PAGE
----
On all of our drives between Toledo and Sandusky, we passed by the Ottawa National Wildlife Refuge numerous times, and we kept telling ourselves we needed to stop by and check it out. Last weekend, we had a cooler day on Saturday – a perfect day to take the top down on the Jeep and go for a drive.
This wildlife refuge is pretty much the northern version of the Santee NWR, where we volunteered last fall – it’s the summer home for ducks, geese, and other migrating waterfowl. On the weekends, there’s a 7 mile wildlife loop that’s open, allowing the public to drive into the water management areas of the refuge.
We stopped in the Visitor Center first,
to look around at the displays, talk to the volunteers, and get our “blue goose” stamp in our NWR passport book. The Visitor Center is really beautiful – even nicer than the one at Santee, and I thought that one was really nice!
There were several nice displays – a hunting lodge,
a muskrat house,
and an amazing duck display!
From the upper level, you could look out at the gardens and the boardwalk behind the Visitor Center,
and also down at the Volunteers’ Desk in the main area of the VC.
We stopped to talk to the volunteers for a few minutes – compared notes on our experiences volunteering in Wildlife Refuges (they volunteer at Waccamaw NWR, which is at the other end of the Francis Marion Forest from Santee NWR in South Carolina), and he gave us some tips on wildlife to look for as we explored the refuge.
Before setting out on the wildlife drive, we took a walk along the boardwalk and around the pond.
Armed with a map labeled with the location of several bald eagle nests and additional tips for spotting wildlife, we set out on the wildlife drive.
We drove past wildflower meadows, cornfields, and along the banks of Crane Creek.
We saw a few Great egrets,
and located the volunteers’ campsites (nice!),
but I didn’t see even one bald eagle, and never even spotted any of the nests!
The lily pads were in full bloom, though,
and we came around a corner and spotted a Trumpeter Swan with three babies.
She attempted to hide from us in the tall reeds,
and then just led them away.
They’re quick swimmers!
We left them alone and finished the wildlife drive, then headed over to the hiking trails, where the volunteer had told us we might find a whole group (flock?) of trumpeter swans.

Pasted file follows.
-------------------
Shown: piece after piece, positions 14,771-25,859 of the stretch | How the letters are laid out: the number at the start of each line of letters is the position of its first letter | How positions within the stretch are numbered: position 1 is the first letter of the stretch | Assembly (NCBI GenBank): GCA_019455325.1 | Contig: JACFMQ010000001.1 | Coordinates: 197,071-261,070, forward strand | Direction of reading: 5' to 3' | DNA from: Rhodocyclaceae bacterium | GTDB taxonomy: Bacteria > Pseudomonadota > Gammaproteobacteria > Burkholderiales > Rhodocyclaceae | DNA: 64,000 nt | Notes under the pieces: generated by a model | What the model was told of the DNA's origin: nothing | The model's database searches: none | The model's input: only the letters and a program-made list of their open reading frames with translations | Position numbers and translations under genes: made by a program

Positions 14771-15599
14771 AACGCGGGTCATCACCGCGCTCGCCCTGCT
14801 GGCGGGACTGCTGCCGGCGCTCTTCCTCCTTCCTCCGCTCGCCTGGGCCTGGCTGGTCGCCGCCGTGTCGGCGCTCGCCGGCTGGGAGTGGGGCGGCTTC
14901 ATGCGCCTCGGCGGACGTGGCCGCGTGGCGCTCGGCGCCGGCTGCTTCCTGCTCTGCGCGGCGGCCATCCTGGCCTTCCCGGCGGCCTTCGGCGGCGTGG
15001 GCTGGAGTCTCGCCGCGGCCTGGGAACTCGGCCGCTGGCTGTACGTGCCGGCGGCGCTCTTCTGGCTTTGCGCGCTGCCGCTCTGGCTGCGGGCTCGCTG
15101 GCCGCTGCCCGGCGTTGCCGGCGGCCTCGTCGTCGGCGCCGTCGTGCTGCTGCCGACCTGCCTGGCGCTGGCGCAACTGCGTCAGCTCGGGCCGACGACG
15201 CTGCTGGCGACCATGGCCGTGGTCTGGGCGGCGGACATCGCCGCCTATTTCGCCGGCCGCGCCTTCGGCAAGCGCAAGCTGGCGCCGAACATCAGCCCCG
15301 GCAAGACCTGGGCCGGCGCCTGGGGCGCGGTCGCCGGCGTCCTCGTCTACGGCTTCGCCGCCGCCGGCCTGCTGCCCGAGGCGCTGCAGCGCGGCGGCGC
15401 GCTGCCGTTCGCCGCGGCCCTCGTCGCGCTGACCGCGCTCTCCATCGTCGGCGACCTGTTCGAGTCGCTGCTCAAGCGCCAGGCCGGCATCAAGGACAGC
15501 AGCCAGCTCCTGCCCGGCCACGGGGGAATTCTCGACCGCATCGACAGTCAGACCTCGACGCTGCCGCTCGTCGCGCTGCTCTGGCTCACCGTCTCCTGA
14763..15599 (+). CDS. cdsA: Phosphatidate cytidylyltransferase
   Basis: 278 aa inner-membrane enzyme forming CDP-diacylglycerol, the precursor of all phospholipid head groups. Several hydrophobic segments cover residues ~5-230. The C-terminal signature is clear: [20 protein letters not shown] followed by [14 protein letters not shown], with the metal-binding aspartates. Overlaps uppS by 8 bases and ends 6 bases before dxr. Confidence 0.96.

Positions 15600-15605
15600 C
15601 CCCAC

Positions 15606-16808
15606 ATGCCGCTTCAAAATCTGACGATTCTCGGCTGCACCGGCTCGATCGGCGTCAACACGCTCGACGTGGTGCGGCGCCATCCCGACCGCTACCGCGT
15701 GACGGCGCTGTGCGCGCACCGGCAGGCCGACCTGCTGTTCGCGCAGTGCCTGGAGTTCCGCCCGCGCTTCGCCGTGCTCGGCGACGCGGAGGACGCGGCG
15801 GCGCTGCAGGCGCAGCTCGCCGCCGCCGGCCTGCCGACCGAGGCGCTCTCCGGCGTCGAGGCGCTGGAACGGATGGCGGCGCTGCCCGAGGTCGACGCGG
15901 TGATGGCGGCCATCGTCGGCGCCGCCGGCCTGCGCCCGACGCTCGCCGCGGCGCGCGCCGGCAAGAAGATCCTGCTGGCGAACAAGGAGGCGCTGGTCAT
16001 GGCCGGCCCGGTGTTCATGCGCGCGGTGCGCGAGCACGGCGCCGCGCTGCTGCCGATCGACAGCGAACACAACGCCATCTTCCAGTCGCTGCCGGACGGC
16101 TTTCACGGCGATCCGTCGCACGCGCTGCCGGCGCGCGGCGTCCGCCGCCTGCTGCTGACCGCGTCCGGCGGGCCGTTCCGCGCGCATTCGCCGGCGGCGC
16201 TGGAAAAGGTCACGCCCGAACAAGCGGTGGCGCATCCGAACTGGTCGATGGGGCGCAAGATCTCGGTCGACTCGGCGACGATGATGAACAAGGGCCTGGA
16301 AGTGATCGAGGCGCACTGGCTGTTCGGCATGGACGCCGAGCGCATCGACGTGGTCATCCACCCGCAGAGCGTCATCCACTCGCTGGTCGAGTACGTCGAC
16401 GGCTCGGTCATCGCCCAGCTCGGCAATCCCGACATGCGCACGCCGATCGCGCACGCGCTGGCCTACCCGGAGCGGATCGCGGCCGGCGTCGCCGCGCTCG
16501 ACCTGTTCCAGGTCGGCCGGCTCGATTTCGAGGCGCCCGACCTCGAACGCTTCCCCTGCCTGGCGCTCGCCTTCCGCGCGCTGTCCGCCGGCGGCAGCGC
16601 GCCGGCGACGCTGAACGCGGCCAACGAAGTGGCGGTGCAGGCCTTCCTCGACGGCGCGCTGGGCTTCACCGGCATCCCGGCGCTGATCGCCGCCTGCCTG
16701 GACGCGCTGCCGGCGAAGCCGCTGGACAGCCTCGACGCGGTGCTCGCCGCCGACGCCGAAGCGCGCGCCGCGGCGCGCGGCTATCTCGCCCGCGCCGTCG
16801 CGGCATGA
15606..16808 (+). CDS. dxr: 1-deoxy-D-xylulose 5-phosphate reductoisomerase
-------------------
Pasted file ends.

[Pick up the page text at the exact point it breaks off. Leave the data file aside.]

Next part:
We starting walking along the side of the canal, and we could see something out there in the distance.
As we got further along the trail, we could see that it was a group of swans hanging out between the canal and the lake.
There were a few in the water, too,
and more going in as we got closer.
We got fairly close without creating a disturbance, but this guy was flapping his wings and showing off his feathers. They sure are large birds!
We weren’t quite brave enough to walk through the group, so we turned around and headed back to the Jeep.
We got a nice view of Davis-Besse in the distance,
and spotted another Great Blue Heron.
Our last stop for the day was at the Magee Marsh Wildlife Area.
The Visitor Center was closed already, so we drove straight down to the beach trail. There is a huge parking lot at the beach, but apparently it’s not for beachgoers . . .
We walked along the beach, along with several others who were searching in the rocks along the shore.
Tom asked one couple what they were looking for . . . sea glass. We had a couple days of strong winds and big surf, and it had turned up lots of new treasures on the beach.
I found a piece of blue sea glass, which this couple told us was quite rare, and a really good find! I may have to make it into a necklace . . .
It was a really nice day, and we enjoyed our explorations of the wildlife refuge.